Omicron linked to higher hospitalisation rate for babies

A newborn baby infected with Covid-19 receives oxygen at a maternity hospital in Russia. PHOTO: REUTERS

LONDON (BLOOMBERG) - Omicron infection has resulted in a higher hospitalisation rate for babies in the UK than seen for previous variants of Covid-19, though most hospital stays were short, researchers said.

Infants under the age of one year old accounted for 42 per cent of children hospitalised during the Omicron wave, compared with 30 per cent in May to mid-December when the Delta variant was prevalent, a UK-wide team of doctors said in data released on Friday (Jan 14).

Outcomes for the hospitalised babies have been positive, however, with no deaths, less need for oxygen and proportionally fewer intensive-care admissions than during the Delta wave.

The data adds to evidence from the US signalling a rise in child hospitalisations due to Omicron.

However, the UK's Coronavirus Clinical Characterisation Consortium said it also fits into what would normally be expected during a busy winter of respiratory infections, and that caution in the treatment of children with fever may account for some of the higher admission rate.

"I completely accept that any hospital admission is a stress for the parents, but these are not particularly sick children," said Calum Semple, a professor of child health and outbreak medicine at the University of Liverpool who is a member of the consortium.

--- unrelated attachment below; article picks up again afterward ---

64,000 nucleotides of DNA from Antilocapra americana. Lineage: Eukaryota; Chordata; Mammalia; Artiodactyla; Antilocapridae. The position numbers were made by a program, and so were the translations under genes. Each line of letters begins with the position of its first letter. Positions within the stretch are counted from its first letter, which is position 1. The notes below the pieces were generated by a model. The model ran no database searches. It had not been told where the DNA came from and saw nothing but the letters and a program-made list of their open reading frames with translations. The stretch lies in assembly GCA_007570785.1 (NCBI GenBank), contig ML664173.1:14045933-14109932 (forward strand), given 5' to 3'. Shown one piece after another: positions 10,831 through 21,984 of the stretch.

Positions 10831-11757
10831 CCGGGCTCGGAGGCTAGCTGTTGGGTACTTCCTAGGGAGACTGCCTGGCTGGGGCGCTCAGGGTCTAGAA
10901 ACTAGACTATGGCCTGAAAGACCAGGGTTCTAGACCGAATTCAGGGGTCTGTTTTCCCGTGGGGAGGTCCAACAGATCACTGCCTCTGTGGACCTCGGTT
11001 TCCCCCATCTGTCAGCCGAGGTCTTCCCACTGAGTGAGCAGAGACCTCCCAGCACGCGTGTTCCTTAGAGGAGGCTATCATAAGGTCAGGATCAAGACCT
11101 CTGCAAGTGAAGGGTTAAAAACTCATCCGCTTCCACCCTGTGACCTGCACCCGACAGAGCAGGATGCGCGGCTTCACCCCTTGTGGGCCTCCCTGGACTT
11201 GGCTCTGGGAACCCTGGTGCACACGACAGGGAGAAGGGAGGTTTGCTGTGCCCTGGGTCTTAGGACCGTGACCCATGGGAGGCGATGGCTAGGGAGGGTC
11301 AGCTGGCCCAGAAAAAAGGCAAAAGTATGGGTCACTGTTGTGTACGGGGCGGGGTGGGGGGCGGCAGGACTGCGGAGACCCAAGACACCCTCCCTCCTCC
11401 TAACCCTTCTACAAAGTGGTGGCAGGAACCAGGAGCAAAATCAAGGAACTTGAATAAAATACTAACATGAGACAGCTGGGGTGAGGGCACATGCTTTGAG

The babies spent an average of just under two days in the hospital, he said.

Reassuring data

A National Health Service England analysis of the data was also "extremely reassuring," said Russell Viner, a professor of child and adolescent health at University College London.

Most of the hospitalised children were less than three months old, an age when doctors tend to treat fevers with an abundance of caution. About half of them received no treatment, but were merely observed, he said.

Children's small upper airways make them more susceptible to some types of respiratory illnesses. There is also evidence that Omicron affects that part of the respiratory tract more than previous variants have, he said.

More investigation is needed before drawing any conclusions about whether Omicron causes more severe illness in children, the UK Health Security Agency said in a statement.

Overall, the data still shows that Covid-19 poses a very low health risk to children and infants, the agency said.

The hospitalised babies largely had fever, often with a cough. They were healthy, without other medical conditions, the researchers said.

The study did not include data on the vaccination status of their mothers.

"For pediatricians, this is absolutely our bread-and-butter kind of work," Camilla Kingdon, president of the Royal College of Pediatrics and Child Health, said of the symptoms being observed. "I'm very confident that even if we saw a rise from the current level of activity, we would be able to cope."

The higher rate of infant hospitalisations probably can't be explained only by a lack of vaccines for young children or a high spread in communities, because there wasn't a corresponding jump in hospitalisations for older toddlers who also have no access to a vaccine, said Christina Pagel, a professor of operational research at University College London.

She wasn't involved with the study but reviewed the results.

"We urgently need to understand more about what might be causing this increase," Pagel said.

The data also shows children from more economically deprived areas are far more likely to hospitalised, a discrepancy that has only widened in the Omicron wave, she said.

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